EDIT : is this the study ? Micro-Phylogeographic and Demographic History of Portuguese Male Lineages, Beleza et al. (http://www3.interscience.wiley.com/journal/118548798/abstract). If so it is indeed big (n=657)

I will try to update the Portugal Y-DNA data today.

N.B. : 6.1% is for I1 + I2b, not just I1 !

Yes the last study you mentioned is what I referenced. It is more solid evidence that Portugal is essentially 3/4 Atlantic Celtic in heritage.

Cambrius (The Red)
02-07-09, 17:12
Do you have a link to the study ? I need the number of people tested to include it to the existing data and calculate the new average.

For Portugal the main studies I have included so far are The Genetic Legacy of Religious Diversity and Intolerance: Paternal Lineages of Christians, Jews, and Muslims in the Iberian Peninsula, by Adams et al. (http://www.cell.com/AJHG/abstract/S0002-9297(08)00592-2) (n=137) and Reduced genetic structure of the Iberian peninsula revealed by Y-chromosome analysis: implications for population demography, by Flores et al (http://hpgl.stanford.edu/publications/EJHG_2004_v12_p855.pdf) (n=109).

EDIT : is this the study ? Micro-Phylogeographic and Demographic History of Portuguese Male Lineages, Beleza et al. (http://www3.interscience.wiley.com/journal/118548798/abstract). If so it is indeed big (n=657)

I will try to update the Portugal Y-DNA data today.

N.B. : 6.1% is for I1 + I2b, not just I1 !


Hi Maciamo:

I noticed the DNA changes for Portugal. However, your total for the I haplogroup (6.5%) is 1.1% less than the Beleza study. Any reason for that?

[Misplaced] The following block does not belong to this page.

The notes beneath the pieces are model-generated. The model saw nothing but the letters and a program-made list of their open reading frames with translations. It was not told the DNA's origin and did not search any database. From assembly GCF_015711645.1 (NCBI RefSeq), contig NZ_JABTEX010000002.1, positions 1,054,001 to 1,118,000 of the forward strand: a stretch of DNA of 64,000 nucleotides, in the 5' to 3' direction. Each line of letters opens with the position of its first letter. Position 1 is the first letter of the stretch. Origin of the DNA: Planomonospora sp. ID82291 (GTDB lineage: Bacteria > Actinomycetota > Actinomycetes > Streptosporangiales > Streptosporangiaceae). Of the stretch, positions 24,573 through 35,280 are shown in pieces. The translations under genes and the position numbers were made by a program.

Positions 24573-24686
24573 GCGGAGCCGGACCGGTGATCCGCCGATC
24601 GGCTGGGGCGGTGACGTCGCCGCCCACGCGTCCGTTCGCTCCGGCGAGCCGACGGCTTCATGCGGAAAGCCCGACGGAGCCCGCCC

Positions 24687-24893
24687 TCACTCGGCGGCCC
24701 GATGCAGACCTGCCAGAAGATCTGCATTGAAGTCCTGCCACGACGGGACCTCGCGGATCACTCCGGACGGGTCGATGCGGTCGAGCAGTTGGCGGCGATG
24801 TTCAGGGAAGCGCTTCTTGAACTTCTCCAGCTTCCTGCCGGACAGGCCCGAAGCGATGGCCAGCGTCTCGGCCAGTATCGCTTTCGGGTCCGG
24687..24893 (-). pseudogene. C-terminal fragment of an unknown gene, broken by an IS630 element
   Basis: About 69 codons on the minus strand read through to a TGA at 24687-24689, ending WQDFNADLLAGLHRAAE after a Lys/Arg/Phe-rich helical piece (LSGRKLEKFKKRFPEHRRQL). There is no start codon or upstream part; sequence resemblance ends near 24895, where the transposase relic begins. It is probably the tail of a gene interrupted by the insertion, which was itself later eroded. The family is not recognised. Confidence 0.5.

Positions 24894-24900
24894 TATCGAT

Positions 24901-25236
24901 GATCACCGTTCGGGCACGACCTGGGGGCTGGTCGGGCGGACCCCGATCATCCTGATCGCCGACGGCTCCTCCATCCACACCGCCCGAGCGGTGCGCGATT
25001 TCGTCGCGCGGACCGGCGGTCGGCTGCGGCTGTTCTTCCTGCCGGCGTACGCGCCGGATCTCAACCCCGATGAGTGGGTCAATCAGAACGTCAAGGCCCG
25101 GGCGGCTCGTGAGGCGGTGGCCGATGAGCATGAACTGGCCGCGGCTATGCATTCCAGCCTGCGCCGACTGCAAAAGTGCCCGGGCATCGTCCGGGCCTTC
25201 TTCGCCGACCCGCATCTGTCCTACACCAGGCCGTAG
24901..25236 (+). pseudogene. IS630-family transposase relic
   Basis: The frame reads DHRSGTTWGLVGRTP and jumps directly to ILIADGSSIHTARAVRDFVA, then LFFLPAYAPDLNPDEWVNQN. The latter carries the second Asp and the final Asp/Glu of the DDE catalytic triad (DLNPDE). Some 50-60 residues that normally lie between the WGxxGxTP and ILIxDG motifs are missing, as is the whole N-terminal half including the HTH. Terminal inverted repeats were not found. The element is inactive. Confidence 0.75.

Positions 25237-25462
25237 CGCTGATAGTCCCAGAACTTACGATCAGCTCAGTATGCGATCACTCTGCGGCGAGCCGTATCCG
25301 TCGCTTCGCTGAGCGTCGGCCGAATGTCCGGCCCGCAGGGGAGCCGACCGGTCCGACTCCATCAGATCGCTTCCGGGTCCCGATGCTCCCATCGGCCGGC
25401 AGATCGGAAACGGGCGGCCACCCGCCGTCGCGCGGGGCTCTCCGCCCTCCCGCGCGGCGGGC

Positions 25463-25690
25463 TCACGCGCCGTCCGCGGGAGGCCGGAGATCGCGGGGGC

Cambrius (The Red)
02-07-09, 17:18
Beleza has R1b at 59.9% and R1a at 2% and total I at 7.6%.

Maciamo
02-07-09, 18:09
I-haplogroups are I (xI1b) = 6.1% and I1b2 = 1.5%.

I1b2 is the old name of I2a. I(xI1b) is I*, I1 and I2b. I doubt that there are any I* left nowadays, so it's basically just I1 and I2b.


I noticed the DNA changes for Portugal. However, your total for the I haplogroup (6.5%) is 1.1% less than the Beleza study. Any reason for that?

As I said above, I do not just replace old data by a single new study. I add it to the existing results. I have calculated the number of people identified for each haplogroup in each study. For example, in Beleza's study there were 394 R1b samples, which I added to the 129 samples I already had from the two afore-mentioned studies. I have recalculated the percentages for the total of the 3 studies.

Cambrius (The Red)
02-07-09, 18:24
I1b2 is the old name of I2a. I(xI1b) is I*, I1 and I2b. I doubt that there are any I* left nowadays, so it's basically just I1 and I2b.
As I said above, I do not just replace old data by a single new study. I add it to the existing results. I have calculated the number of people identified for each haplogroup in each study. For example, in Beleza's study there were 394 R1b samples, which I added to the 129 samples I already had from the two afore-mentioned studies. I have recalculated the percentages for the total of the 3 studies.

Ok, that makes sense. :good_job: